Mr. Speaker, I rise to speak to Bill S-33, an act to amend the Carriage by Air Act. The bill exists for only one purpose. It adds the convention for the unification of certain rules for international carriage by air signed at Montreal on May 28, 1999, as schedule VI to the Carriage by Air Act.
Bill S-33 is the third transport related bill to be tabled in the House since September 11. It is the third transportation focused bill to avoid such timely and important topics as the death of airline competition in Toronto, Montreal, Halifax and St. John's; the collapse of Canada 3000; the launch of Air Canada's Tango, and the urgent need to address present airport security concerns.
The Minister of Transport has laid before parliament three bills since September 11: Bill C-34 on September 26 to create the transportation appeal tribunal, Bill C-38 on October 25 to amend the Air Canada Public Participation Act and Bill S-33 on September 25 to update an airline liability convention passed in 1929.
All are important but none are of any real urgency whatsoever to everyday Canadians. The government has allowed the Standing Committee on Transport and Government Operations to hold hearings and pretend to be working on weighty matters. Meanwhile across the country an airline went bankrupt, thousands of people at Canada 3000 and Air Canada lost their jobs, Canadians called for air marshals on flights, and the travelling public called for better and tighter airport security.
I hope the Standing Committee on Transport and Government Operations will consider these matters within the context of meaningful legislation because they are the transport related topics foremost in the minds of Canadians and, most important, to encourage Canadians to keep flying.
I shall focus my attention on the task at hand which is the consideration of Bill S-33. If anyone is wondering why this subject should concern the House, the answer is found on the back of every airline ticket issued for international travel. There are two pages in English and French right beside the coupon that the airline takes when it issues a boarding pass. It includes the following notice:
If the passenger's journey involves an ultimate destination or stop in a country other than the country of departure the Warsaw Convention may be applicable and the Convention governs and in most cases limits the liability of carriers for death or personal injury and in respect of loss or damage to baggage.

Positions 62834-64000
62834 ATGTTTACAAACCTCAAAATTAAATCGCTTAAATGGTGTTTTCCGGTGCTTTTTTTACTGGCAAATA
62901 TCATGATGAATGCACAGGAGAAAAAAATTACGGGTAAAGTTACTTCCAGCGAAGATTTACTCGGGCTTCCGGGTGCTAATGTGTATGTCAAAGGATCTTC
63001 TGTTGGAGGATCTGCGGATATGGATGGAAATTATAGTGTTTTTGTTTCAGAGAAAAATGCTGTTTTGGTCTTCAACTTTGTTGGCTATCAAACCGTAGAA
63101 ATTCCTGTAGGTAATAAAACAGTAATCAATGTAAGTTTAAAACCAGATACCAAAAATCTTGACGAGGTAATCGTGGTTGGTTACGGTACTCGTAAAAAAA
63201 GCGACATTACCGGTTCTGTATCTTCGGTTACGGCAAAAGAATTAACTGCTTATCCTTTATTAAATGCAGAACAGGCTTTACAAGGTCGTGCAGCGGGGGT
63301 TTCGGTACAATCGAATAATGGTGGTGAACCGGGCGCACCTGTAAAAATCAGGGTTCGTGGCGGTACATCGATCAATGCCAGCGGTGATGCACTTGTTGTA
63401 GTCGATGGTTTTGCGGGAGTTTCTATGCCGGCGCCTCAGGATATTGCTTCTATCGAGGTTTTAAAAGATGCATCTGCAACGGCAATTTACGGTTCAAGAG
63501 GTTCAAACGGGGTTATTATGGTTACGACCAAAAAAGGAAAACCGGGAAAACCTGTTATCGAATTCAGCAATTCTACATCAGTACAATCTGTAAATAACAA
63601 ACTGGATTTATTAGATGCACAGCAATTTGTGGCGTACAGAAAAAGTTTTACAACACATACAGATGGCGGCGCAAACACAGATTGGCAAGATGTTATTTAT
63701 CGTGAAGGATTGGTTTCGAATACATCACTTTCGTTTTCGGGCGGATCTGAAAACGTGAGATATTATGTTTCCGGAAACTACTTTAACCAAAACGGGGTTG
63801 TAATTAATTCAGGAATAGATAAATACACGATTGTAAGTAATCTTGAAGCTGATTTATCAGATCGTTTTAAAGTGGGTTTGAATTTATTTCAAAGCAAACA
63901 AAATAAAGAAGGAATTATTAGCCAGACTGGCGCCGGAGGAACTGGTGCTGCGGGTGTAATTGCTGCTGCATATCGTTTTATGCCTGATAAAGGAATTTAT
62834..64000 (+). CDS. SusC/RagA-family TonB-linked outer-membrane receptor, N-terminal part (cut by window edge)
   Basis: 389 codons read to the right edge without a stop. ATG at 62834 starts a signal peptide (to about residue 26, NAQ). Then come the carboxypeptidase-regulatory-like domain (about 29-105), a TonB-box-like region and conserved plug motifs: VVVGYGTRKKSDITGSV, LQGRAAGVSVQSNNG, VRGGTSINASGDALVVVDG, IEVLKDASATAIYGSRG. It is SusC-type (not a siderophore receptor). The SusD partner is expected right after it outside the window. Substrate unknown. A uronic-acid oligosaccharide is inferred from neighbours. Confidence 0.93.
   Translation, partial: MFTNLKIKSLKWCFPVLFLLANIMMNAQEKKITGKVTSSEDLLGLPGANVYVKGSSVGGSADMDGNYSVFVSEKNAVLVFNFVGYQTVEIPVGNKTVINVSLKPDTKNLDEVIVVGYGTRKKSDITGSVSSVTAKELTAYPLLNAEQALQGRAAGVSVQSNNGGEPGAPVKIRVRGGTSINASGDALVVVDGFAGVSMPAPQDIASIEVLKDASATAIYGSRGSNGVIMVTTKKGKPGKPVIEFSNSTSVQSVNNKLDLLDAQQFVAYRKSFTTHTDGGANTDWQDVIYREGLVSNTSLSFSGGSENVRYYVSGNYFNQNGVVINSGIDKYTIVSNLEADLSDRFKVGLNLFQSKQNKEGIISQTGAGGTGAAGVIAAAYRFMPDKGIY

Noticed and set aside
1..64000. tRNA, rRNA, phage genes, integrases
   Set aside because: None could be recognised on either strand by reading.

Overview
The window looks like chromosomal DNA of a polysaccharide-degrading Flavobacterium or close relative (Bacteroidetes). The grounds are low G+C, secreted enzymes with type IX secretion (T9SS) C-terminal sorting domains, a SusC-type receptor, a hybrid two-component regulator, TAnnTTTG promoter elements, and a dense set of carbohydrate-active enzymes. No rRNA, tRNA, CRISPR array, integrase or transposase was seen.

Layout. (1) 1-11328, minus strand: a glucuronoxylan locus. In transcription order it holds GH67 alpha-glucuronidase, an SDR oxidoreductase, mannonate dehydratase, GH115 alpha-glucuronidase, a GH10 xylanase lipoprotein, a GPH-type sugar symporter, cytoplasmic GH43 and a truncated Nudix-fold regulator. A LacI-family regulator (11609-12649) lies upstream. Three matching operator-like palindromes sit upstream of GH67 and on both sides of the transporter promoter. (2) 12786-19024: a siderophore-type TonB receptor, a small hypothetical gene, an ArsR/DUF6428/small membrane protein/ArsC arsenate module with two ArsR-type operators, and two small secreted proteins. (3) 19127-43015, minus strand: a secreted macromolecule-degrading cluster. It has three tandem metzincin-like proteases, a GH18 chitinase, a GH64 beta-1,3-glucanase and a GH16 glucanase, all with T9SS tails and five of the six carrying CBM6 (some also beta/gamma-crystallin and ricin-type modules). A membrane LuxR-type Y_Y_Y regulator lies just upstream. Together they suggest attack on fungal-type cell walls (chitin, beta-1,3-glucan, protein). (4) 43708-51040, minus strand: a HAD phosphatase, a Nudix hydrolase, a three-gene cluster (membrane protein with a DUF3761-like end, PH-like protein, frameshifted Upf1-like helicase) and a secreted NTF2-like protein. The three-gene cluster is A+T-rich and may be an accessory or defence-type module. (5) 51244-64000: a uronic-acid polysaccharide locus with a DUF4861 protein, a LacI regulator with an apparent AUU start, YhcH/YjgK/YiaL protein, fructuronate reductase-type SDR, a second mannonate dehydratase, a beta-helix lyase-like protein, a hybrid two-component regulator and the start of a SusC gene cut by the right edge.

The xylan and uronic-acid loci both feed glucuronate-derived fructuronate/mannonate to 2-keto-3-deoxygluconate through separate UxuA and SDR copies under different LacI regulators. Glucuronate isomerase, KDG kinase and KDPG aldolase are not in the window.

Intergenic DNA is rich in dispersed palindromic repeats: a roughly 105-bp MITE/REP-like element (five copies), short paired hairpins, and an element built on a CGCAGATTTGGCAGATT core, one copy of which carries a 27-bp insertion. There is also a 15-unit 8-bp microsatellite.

The reference to the Warsaw convention invokes a legal regime that governs the process by which airline passengers or their families may make a claim against an airline for death or injury resulting from an accident during an international trip. The process was designed in 1929 to build confidence in the fledgling air industry and it consisted of two main planks.
First, article 28 allowed a claim to be brought in one of three places: the carrier's head office, the place where the ticket was bought or the place of destination. For example, in the case of Air India 182 which was destroyed by a terrorist bomb on June 23, 1985, the family of a Buffalo resident travelling from Toronto to London on that fateful flight could bring a claim in Buffalo where the ticket was bought; in London, the place of destination; or in Mumbai, India, the airline's principal place of business.
Second, article 22 made the airline liable for death or injury to passengers and limited this liability to 125,000 gold francs, then worth roughly $138,500 in today's Canadian currency.
In essence the convention was a great idea. On the one hand claimants did not have to travel halfway around the world to present a claim, as inevitably one of the potential places to present a claim was nearby. On the other hand airlines were prima facie liable for injury or death to passengers so claimants did not have to go through a lengthy or complex trial to get the money.
As many of today's airport security procedures around the world reflect the aftermath of September 11, the 1929 Warsaw convention was very much a creature of its time.
A decade earlier, from June 14 to June 15, 1919, Captain John Alcock and Lieutenant Arthur Whitten Brown made the first non-stop aerial crossing of the Atlantic. Five years earlier, on April 26, 1924, Imperial Airways initiated daily London-Paris air service. Two years earlier, on May 21, 1927, Charles A. Lindbergh astounded the world by landing in Paris after a solo flight from New York across the Atlantic in The Spirit of St. Louis .
In the year preceding the drafting of the Warsaw convention both the first U.S.-Australia and the first California-Hawaii flights landed safely at their destinations.
In 1929 a several hundred mile long trench was dug in the Arabian desert so that Imperial Airways could launch a service from London to Delhi via Cairo and Baghdad without the pilots getting hopelessly lost while flying over the vast expanse of sand. On September 24, 1929, James H. Doolittle became the first to fly from takeoff to landing entirely by use of instruments and radio aids and without reference to the ground.
The venerable DC-3 had not yet flown. It would be a decade before Pan American Airways would fly the first trans-Atlantic passenger service. Some of the engineers who would build the 747 four decades later had not yet been born.
In 1929 KLM turned ten, Qantas turned nine, Imperial Airways turned five and Lufthansa turned three. Trans-Canada Airlines would not be created for another eight years. To say that the international airline industry was in its infancy is a huge understatement.
The Warsaw convention boosted consumer confidence in the airline industry at the very moment that confidence was needed most. Like most countries, Canada ratified the Warsaw convention and implemented it in domestic law by adding its text as schedule I of the Carriage by Air Act.